How Does a Computer Microphone Work?
There are many different types of computer microphones, but all of them work in the same basic way. Inside the microphone is a diaphragm, a screen which is sensitive to pressure waves. When you make a sound, it creates waves of pressure in the air, which push on the diaphragm. When the diaphragm moves, it produces an electric signal, which is sent to the computer sound card.
The sound card takes the audio signal and turns it into a digital signal. It does this by taking many digital "snapshots" of the signal. The signal comes in as a wave. Thousands of times a second, the computer records the value of the sound wave as a number. Between all of the readings, it can make an extremely detailed picture of the sound wave.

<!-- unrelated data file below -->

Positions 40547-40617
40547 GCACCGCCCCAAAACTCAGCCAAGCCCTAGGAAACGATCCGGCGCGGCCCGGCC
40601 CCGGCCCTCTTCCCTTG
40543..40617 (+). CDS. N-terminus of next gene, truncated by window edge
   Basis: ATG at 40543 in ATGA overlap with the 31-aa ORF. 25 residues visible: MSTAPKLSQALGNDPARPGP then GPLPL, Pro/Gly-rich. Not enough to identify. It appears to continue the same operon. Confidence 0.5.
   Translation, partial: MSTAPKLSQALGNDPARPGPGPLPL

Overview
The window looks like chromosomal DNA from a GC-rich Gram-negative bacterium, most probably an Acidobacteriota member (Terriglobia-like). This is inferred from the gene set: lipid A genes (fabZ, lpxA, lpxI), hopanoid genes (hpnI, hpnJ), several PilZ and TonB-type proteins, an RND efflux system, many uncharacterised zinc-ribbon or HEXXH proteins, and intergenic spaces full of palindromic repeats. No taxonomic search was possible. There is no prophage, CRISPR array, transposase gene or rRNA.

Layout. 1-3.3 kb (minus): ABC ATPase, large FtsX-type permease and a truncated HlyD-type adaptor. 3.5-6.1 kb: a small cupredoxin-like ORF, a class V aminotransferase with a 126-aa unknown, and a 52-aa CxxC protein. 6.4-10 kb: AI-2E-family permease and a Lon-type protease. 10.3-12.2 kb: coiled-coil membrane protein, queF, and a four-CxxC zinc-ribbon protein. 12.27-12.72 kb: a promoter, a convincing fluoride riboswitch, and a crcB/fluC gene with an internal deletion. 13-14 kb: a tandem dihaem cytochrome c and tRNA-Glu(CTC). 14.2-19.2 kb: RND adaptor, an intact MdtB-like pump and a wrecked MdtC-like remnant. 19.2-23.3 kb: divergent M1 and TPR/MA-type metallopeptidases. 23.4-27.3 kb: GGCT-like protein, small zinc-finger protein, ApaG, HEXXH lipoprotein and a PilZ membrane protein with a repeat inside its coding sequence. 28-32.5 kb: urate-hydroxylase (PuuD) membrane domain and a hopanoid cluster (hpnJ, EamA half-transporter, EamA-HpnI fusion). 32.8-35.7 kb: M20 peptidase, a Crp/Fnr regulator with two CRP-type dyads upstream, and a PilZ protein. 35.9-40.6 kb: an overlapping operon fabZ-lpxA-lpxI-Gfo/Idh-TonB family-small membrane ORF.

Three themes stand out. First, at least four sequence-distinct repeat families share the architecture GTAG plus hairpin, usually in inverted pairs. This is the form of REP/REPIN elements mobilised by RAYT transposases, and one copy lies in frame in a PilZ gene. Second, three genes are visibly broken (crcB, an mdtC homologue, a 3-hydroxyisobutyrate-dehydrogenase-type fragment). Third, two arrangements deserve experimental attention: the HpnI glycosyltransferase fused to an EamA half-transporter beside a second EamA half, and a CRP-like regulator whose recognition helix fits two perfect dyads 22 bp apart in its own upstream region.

When you are ready to listen to the recording, the computer converts the digital signal back into a sound wave. The computer takes all of those individual signals and creates an almost exact copy of the original sound wave. That copy is made into an electronic signal, which is sent to the computer speakers, which play the sound.